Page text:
Sleep Disorders

The UAB Department of Otolaryngology offers specialized care for the evaluation and treatment of patients with snoring and obstructive sleep apnea. Our goal is to provide exceptional, comprehensive, and state-of-the-art treatment that is tailored to the individual needs of each patient with sleep-disordered breathing.

Snoring and obstructive sleep apnea (OSA) are the most common manifestations of sleep-disordered breathing. Individuals with disruptive snoring, witnessed episodes of cessation of breathing, excessive daytime sleepiness, or other signs and symptoms of sleep disordered breathing should undergo a formal sleep study to confirm the diagnosis. Additionally, it allows the fitting and titration of positive pressure therapy (i.e., CPAP) if indicated. Currently, positive pressure therapy is the most effective and consistent treatment for obstructive sleep apnea in patients who can and will use this modality. This evaluation and the subsequent relationship with the sleep medicine physician is crucial to successful management of OSA.

Obstructive sleep apnea is characterized by repeated blockage of the breathing passages of the nose and throat during sleep.  This, in turn, leads to decreased blood oxygen levels, repeated awakenings or arousals, and disruption of sleep.  While many potential negative consequences of OSA exist, they can largely be divided into two main categories: health effects and quality of life effects. While research into the untoward health impacts of OSA is providing us with new data almost daily, some negative effects can been clearly shown to exist. Untreated OSA is strongly associated with the risks of developing hypertension, stroke, heart attack and early death, and these risks are greatest in those with more severe disease. Despite this, the main reason most patients initially seek help with OSA is as a result of the negative quality-of-life impact. Repeated arousals and disruptions of sleep lead to non-restorative sleep. Patients can suffer from excessive daytime sleepiness, diminished cognitive abilities such as memory, work problems, and even accidents (i.e., motor vehicle accidents). Finally, while snoring may go unnoticed by the snorer, it can certainly be the source of substantial problems with bed partners or even people sleeping in another room.

Non-surgical treatments for snoring and obstructive sleep apnea include weight loss, positional therapy to avoid sleeping on one's back, avoidance of alcohol or other sedating medications, and positive pressure therapy such as CPAP or BiPAP. The latter uses air pressure delivered via a tight-fitting mask to 'splint' the airway open, thereby eliminating the obstruction. As previously stated, it is currently the first-line treatment for obstructive sleep apnea because it is highly effective when patients can wear it and sleep comfortably through the night every night. Unfortunately, non-compliance with CPAP therapy is thought to be as high as 50%. While many reasons for non-compliance exist, we believe that it is very important that medical and surgical sleep providers work with these patients in attempts to improve compliance when possible.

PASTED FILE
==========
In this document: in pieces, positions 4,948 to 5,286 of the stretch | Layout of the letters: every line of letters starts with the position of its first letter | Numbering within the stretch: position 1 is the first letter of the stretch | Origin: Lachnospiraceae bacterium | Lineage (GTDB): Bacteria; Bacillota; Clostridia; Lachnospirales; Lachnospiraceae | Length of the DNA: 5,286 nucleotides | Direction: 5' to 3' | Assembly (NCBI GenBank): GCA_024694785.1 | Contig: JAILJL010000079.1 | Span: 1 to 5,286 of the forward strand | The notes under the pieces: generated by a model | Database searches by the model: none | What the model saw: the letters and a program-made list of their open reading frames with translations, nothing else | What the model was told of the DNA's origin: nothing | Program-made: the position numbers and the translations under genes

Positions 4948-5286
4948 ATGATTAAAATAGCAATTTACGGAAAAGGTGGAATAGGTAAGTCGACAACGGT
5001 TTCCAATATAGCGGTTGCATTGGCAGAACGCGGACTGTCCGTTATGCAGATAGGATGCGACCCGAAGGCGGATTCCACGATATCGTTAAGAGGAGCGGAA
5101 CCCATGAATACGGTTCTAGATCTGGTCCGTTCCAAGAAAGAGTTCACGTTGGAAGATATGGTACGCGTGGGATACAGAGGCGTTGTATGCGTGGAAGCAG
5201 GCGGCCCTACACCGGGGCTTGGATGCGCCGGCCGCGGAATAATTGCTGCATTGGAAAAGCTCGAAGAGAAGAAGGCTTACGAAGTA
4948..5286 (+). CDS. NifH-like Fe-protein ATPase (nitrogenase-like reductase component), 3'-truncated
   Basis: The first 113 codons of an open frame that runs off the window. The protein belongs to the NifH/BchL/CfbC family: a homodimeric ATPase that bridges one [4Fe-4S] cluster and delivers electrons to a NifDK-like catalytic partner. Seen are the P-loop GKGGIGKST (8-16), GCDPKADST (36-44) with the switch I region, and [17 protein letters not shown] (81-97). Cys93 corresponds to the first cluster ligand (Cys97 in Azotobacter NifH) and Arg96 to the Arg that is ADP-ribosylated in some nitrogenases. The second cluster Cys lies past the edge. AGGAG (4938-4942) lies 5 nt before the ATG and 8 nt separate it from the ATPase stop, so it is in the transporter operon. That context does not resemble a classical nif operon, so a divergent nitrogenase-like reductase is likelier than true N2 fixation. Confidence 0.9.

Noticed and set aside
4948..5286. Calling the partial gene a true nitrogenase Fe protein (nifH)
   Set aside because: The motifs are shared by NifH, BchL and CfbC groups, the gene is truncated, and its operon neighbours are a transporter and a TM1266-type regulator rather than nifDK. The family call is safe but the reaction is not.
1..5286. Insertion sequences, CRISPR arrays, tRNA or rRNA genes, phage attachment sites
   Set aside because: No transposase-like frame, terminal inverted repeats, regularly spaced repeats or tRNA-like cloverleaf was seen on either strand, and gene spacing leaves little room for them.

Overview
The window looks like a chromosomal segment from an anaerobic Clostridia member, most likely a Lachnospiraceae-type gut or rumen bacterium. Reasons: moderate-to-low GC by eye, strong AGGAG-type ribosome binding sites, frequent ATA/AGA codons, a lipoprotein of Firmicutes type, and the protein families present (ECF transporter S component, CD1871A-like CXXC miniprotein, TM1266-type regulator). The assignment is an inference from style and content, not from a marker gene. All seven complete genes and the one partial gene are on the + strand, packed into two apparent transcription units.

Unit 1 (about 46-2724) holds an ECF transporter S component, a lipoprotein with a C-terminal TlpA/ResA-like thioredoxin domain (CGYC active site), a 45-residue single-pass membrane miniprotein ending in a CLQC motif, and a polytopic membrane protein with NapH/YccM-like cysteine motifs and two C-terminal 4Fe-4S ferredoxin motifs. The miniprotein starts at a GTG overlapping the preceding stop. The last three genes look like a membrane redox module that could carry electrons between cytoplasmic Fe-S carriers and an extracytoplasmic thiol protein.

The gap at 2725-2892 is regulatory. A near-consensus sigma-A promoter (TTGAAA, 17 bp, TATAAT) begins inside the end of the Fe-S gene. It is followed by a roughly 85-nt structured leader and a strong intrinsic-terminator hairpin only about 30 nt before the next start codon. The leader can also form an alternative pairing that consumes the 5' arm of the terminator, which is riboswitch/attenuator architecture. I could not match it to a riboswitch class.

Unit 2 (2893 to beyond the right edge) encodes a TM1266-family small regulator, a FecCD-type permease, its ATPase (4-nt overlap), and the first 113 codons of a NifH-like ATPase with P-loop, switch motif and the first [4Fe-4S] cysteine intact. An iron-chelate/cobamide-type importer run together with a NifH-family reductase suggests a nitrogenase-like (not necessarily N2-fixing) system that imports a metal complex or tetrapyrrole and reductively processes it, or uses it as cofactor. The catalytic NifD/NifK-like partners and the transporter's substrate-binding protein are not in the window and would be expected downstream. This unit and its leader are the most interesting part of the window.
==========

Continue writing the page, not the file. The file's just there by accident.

Surgical treatment of patients with OSA can be thought of as either adjunctive therapy or salvage therapy.  In the former, the goal is to improve some aspect of the airway with the goal of improving treatment compliance by increasing the tolerability of PAP or oral appliance. This approach most often involves nasal surgery as nasal obstruction is associated with decreased CPAP acceptance and increased CPAP pressures. Occasionally, tonsil and/or conservative palate surgery may also have a role in this approach. With salvage therapy, the goal is to utilize surgical procedures as the primary treatment modality in hopes of needing no additional treatment for OSA. While it is generally believed that surgery cannot achieve the same improvement in severity of obstructive sleep apnea  compared to CPAP (though it may in some cases), surgical therapy is not plagued by the same issues of non-compliance.

It is our belief that successful surgical treatment of obstructive sleep apnea starts with accurate identification of the pattern of airway obstruction followed by the development of an effective, comprehensive treatment plan. There are three major areas at which airway blockage can occur: thenose, tonsils/palate and tongue regions. Each patient treated at UAB will undergo an individualized evaluation to determine which areas are involved. Commonly, patients will have more than one area of obstruction.  

Some procedures offered by UAB Department of Otolaryngology-Head and Neck Surgery for the treatment of snoring and obstructive sleep apnea are:

  • Nasal surgery
  • Rhinoplasty (i.e., nasal valve repair)
  • Septoplasty
  • Turbinate Reduction
  • Sinus Surgery
  • Palate Surgery
  • Uvulopalatopharyngoplasty
  • Lateral pharyngoplasty
  • Pillar Implants
  • Radiofrequency Palatoplasty
  • Tongue Base Surgery
  • Hyoid suspension
  • Genioglossus advancement
  • Robotic Surgery
  • Lingual tonsillectomy
  • Tongue base resection (robotic, CO2 laser)
  • Tongue base radiofrequency
  • Epiglottic surgery (partial epiglottidectomy, epiglottopexy)

Currently UAB Department of Otolaryngology is involved in state-of-the-art research to investigate the use of the da Vinci robot for surgical treatment of the tongue base in obstructive sleep apnea.  In addition, we will be one of the medical centers in the STAR trial investigating the Inspire II hypoglossal nerve stimulator for the treatment of obstructive sleep apnea.